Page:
• jsmith

    Personal anecdote: I have worked for 2 large health systems in my 21 year career, Kaiser in northern California, and a system in Minnesota that will remain un-named. These were professionally intolerable situations for me: No control, responsible to business types, etc, etc. You all have heard the stories.
    Kevin could very well be right that more or less forced integration into large systems is the future, but it is a future that I hope not to be a part of, one that I will avoid as long as I can (retirement is in about 15 years). I suspect there are many others of my generation that feel the same way. Maybe the younger docs will bear servitude better.
    So here we are, between the devil of low reimbursement and hassles of solo or small group practice, and the deep blue sea of commoditized corporate primary care. It doesn’t take a Cassandra to predict shortages.

    • gzuckier

      Maybe this is a good time to point out that in Canada, with the dreaded Compulsory Socialist Health Care, a much higher percentage of doctors are in individual practice.

  • Davis Liu, MD

    The primary care doctors I work with at Kaiser Permanente Northern California are quite happy to have an EMR available with real-time medical information 24/7, a competitive salary, and to work with a group of collegial colleagues (both primary care and specialty care). Integrated healthcare organizations don’t have to provide impersonal care, but can deliver more personal care as we have more information available at our fingertips. JD Power’s 2010 survey affirms this –
    Now we aren’t for everyone. This is why primary care will survive as solo practice doctors with low overhead or others, who are entrepreneurs, who setup virtually integrated with technology – The first year medical students I train are excited to see a different primary care than the one that currently exists. All of these are the best chances for our specialty to survive.

  • Steven Reznick MD FACP

    I think it is unfair to characterize large groups as impersonal and delivering cookie cutter medicine . It is equally unfair to characterize small private practices as inefficient and not delivering care according to guidelines. There are outstanding practitioners and empathetic physicians in both settings just like there are physicians who fall below the bell shaped curves in both settings.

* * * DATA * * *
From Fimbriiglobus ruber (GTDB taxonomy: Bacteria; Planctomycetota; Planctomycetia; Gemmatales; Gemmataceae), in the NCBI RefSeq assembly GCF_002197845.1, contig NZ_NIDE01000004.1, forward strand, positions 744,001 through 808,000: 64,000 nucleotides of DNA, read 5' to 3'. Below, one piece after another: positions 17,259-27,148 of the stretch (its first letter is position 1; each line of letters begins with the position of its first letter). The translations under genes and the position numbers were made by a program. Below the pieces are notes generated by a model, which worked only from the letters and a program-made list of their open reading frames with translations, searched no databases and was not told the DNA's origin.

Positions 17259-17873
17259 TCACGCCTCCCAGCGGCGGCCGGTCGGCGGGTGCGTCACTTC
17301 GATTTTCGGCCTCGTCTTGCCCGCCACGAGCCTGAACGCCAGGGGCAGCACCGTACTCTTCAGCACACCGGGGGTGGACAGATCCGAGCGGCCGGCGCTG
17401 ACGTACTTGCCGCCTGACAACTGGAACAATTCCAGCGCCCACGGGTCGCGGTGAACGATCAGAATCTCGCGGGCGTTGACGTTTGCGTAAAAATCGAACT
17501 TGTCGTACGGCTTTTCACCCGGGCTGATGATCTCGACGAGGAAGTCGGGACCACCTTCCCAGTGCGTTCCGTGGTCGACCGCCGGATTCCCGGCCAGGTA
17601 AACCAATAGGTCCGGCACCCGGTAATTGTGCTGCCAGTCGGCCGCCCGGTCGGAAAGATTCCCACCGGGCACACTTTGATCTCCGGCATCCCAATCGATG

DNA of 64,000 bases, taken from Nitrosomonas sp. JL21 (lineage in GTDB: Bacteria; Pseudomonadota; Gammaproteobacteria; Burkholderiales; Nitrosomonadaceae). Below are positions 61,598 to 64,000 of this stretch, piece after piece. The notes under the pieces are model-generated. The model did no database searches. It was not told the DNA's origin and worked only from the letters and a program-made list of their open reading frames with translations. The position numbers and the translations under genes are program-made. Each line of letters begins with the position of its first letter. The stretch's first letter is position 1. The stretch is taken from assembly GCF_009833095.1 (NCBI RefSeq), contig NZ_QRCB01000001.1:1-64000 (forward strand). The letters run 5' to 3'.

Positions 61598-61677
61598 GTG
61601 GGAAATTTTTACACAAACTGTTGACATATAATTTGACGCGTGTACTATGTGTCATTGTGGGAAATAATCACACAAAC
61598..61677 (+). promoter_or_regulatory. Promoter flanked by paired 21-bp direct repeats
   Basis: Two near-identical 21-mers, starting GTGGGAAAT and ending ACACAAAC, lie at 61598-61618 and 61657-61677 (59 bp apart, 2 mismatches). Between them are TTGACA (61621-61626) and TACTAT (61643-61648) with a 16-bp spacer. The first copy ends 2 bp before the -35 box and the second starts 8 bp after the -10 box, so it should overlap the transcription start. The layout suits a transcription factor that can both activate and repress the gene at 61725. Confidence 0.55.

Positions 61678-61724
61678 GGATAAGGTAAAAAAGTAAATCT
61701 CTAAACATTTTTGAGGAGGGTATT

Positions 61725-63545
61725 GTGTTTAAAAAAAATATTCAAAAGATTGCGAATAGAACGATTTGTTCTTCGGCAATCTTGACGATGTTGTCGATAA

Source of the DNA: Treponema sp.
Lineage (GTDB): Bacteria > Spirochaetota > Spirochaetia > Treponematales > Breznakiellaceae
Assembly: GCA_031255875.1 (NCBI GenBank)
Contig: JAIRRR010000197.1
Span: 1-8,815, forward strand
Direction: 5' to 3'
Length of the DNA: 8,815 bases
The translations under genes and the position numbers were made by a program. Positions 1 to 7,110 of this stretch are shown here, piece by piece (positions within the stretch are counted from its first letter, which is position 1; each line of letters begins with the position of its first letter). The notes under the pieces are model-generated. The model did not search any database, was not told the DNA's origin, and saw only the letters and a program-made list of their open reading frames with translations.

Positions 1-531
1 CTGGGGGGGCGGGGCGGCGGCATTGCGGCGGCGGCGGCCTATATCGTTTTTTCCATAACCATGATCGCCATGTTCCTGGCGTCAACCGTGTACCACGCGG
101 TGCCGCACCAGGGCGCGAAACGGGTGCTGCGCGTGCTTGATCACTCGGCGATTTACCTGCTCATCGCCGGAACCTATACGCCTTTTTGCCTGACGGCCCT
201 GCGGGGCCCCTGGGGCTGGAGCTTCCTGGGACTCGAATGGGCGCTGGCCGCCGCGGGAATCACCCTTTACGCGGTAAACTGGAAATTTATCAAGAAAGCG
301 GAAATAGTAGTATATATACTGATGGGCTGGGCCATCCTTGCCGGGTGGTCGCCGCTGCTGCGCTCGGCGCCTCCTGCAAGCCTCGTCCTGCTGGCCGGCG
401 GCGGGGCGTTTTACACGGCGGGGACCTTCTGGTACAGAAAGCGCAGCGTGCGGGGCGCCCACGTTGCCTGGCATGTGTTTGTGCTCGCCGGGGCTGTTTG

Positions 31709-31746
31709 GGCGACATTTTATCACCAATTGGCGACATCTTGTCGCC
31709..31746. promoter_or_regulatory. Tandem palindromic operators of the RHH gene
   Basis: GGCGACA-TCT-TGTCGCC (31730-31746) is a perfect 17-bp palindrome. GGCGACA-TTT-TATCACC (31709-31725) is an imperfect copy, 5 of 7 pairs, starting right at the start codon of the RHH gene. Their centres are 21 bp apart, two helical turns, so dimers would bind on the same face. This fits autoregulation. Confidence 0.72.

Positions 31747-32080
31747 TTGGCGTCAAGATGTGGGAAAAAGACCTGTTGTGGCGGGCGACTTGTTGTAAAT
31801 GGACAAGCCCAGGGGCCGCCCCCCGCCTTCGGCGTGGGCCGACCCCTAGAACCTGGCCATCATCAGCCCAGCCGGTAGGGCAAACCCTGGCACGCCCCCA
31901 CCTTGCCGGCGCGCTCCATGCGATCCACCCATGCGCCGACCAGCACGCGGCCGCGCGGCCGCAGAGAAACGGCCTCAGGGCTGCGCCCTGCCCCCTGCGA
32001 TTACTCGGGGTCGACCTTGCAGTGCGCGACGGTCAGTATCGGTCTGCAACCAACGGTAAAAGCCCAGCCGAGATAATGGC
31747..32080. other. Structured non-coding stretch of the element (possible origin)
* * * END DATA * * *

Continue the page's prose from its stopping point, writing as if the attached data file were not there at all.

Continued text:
We need to identify the gems in all settings and promote and encourage what works. Different approaches may work in different locales and different settings. As long as we are providing access and striving towards Best Practice Quality measures being achieved we are moving in the right direction. Some practitioners may love the large group setting while others need a small private setting. As long as they work and achieve goals set for the specialty there should be no reason to pit one against the other.

  • Michael Kirsch, M.D.

    @Steve, of course, you are correct. However, in general, I believe that a private business has a higher level of customer service. I have certainly observed this in our own profession, and many of my patients have validated it. For the first 10 yrs of my career I was employed. During the past 10 years, I have been in private practice. So, I have a reasonable perspective on the issue.

  • Beth Haynes, MD

    shouldn’t the question be, what delivery system would patients choose in a level playing field?

    The PPACA and its subsequent regulations are purposefully designed to end independent private practice and herd physicians into employee status.

    And if you don’t believe that, you haven’t been reading what Sebelius, DeParle, and Berwick are writing.

  • Janet Still FNP-BC

    Studies are by nature limited in what they can quantify (to those making contention with the scope of the study and/or its conclusions). Naturally this study is imperfect but it does imply further studies to be made.
    Between the lines, the study omits that there are as many options for patients as their are minds to conceive the options. As we speak, forward thinking entrepreurs are cooking up new arenas in which to put the management of health care into the hands of “the people” using social networking foundations.
    We, as providers, do ourselves a diservice to limit our concepts of self/profession to the current and plainly limited caregiving modalities. I urge us to take the data gathered in these studies and integrate data into knowledge and skills for the future….if our desire and goal is truly to address the needs of our society, then we must adapt and continually grow into the contemporary as well as into the quickly approaching technological future.